Commentary

Higher Math

One-thousand-one-hundred-fifty-eight is a pretty big number, especially if you’re talking about pages you’ve got to read. To get your bearings, “War and Peace,” long the standard for overwhelming verbiage, weighs in at about 1,500 pages, while on the other side your average Harlequin romance novel is around 200 soapy pages. None of these figures, though, are close to this whopper — 452 billion.

So what’s any of this got to do with the price of tomatoes, as they say? Well, nothing, but it’s got a lot to do with the price of college and your taxes. On Tuesday night, a congressional conference committee passed legislation to reauthorize the Higher Education Act (HEA) that if enacted - and it seems it will be - will drive up both the price of college and your tax bill. But don’t bother trying to nitpick it; the legislation is 1,158 pages long and is expected to be voted on by the full House and Senate today. It is doubtful many members of Congress will read even a little of the bill before it’s given a final yea or nay.

And what’s the significance of 452 billion, you ask? In dollars, it’s the newly projected size of the federal deficit, a huge shortfall to which the new HEA will only be adding digits.

This bill would do nothing to rein in rampant tuition inflation, by far the biggest problem in higher education.”

Consider just some of the broad lowlights, which is all that are available given the bill’s sheer, mountainous size, and the time constraints under which it’s being rammed through Congress.

First and foremost, the new HEA would increase the Pell Grant maximum from $5,800 to $9,000, a 55 percent leap. If the same number of Pell recipients as we had in 2008 - almost 5.6 million - were to receive maximum benefits under the new bill, it would cost more than $50 billion. The chances of that happening aren’t huge - most Pell recipients don’t qualify for maximum awards, and Congress rarely appropriates full authorized amounts - but Pell outlays will almost certainly rise, and their potential is fiscally frightening.

Still in the direct-costs-to-taxpayers column, the bill would simplify the process for students to get federal aid, easing the way to government money for students who are so unmotivated they won’t even go through the current process to get college dough. There’s also a new loan fund for colleges damaged by natural disasters, and added cash for graduate programs serving large minority populations.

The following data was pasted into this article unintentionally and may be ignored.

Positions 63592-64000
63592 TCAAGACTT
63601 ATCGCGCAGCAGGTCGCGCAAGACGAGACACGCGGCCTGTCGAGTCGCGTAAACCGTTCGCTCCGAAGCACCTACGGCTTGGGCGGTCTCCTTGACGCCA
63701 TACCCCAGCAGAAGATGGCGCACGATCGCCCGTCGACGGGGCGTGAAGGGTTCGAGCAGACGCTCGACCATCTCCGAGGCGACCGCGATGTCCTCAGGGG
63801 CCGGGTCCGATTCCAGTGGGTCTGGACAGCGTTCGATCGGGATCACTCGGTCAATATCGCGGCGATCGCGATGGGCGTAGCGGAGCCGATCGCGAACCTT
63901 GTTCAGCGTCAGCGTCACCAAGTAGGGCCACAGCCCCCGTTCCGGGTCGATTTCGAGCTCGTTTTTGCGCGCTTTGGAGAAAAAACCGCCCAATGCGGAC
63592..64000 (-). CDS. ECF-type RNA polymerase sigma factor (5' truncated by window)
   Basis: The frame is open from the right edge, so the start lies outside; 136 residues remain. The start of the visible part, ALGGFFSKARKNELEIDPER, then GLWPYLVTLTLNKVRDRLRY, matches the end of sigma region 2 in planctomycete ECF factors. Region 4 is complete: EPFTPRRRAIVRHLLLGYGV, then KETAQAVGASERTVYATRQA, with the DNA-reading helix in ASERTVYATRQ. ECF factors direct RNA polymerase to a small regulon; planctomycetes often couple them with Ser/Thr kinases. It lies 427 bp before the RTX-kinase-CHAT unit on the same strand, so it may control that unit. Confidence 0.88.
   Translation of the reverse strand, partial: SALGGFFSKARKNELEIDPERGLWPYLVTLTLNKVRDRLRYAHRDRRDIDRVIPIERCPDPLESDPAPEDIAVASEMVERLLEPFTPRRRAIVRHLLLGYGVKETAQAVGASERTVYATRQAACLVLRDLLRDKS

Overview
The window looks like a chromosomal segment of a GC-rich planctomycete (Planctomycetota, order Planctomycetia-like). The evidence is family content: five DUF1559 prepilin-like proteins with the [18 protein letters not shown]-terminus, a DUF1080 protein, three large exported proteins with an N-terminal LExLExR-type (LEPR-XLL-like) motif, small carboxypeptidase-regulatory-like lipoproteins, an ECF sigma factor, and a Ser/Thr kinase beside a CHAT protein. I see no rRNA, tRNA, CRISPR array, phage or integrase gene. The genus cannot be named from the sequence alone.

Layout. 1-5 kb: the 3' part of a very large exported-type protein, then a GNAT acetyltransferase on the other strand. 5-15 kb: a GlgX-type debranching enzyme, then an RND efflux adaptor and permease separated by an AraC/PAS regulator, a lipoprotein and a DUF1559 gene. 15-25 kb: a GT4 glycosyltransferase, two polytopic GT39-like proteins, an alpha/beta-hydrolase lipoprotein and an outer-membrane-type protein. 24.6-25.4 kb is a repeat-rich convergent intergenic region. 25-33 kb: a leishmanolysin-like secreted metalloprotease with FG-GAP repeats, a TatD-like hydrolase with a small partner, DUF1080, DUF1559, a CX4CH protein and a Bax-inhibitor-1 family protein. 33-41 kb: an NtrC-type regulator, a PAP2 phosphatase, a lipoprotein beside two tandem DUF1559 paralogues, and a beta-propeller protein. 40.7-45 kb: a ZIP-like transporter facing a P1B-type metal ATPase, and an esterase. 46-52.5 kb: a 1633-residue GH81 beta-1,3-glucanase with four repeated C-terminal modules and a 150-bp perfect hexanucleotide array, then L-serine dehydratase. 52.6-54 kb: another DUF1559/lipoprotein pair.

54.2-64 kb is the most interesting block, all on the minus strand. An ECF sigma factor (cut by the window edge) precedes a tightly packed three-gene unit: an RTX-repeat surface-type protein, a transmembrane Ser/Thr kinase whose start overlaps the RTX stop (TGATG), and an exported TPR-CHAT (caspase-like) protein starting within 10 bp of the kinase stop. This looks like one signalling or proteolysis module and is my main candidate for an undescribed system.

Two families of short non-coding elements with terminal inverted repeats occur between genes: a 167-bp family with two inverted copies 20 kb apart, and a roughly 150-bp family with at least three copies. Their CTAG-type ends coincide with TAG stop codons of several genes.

Next, we have new rules and regulations. Colleges will have to report a lot more information about what supposedly drives their costs and prices. The U.S. Department of Education will get new authority to regulate private loans, which use no taxpayer money and are, as a result, the only truly fair student aid because both lender and borrower voluntarily agree to terms. There’s even a requirement that colleges come up with plans to enable students to legally download music and movies.

And then there’s the real kicker: This bill would do nothing to rein in rampant tuition inflation, by far the biggest problem in higher education. Indeed, by giving students yet more taxpayer-furnished aid, it will just keep exacerbating the problem, heaping more cheap money on kids so that they can demand bigger hot tubs, more famous professors, and fancier dining-hall food.

Just look at the numbers: It’s no coincidence that while the inflation-adjusted price of college has gone up roughly 70 percent over the last two decades, aid per-student rose almost 140 percent. The more money students get from others, the more they’re willing to pay and the more universities are happy to charge.

Unfortunately, this all seems inconsequential in Washington. The conference committee passed its HEA monstrosity 40-4. The bill is expected to breeze through the House and Senate - if it can physically be squeezed through the doors - on its way to a presidential signature. It’s just another sign that numbers like 1,158 and $452 billion mean nothing in D.C. Vote counts are the only numbers that really matter.

Neal McCluskey is associate director of the Cato Institute’s Center for Educational Freedom and author of Feds in the Classroom: How Big Government Corrupts, Cripples, and Compromises American Education.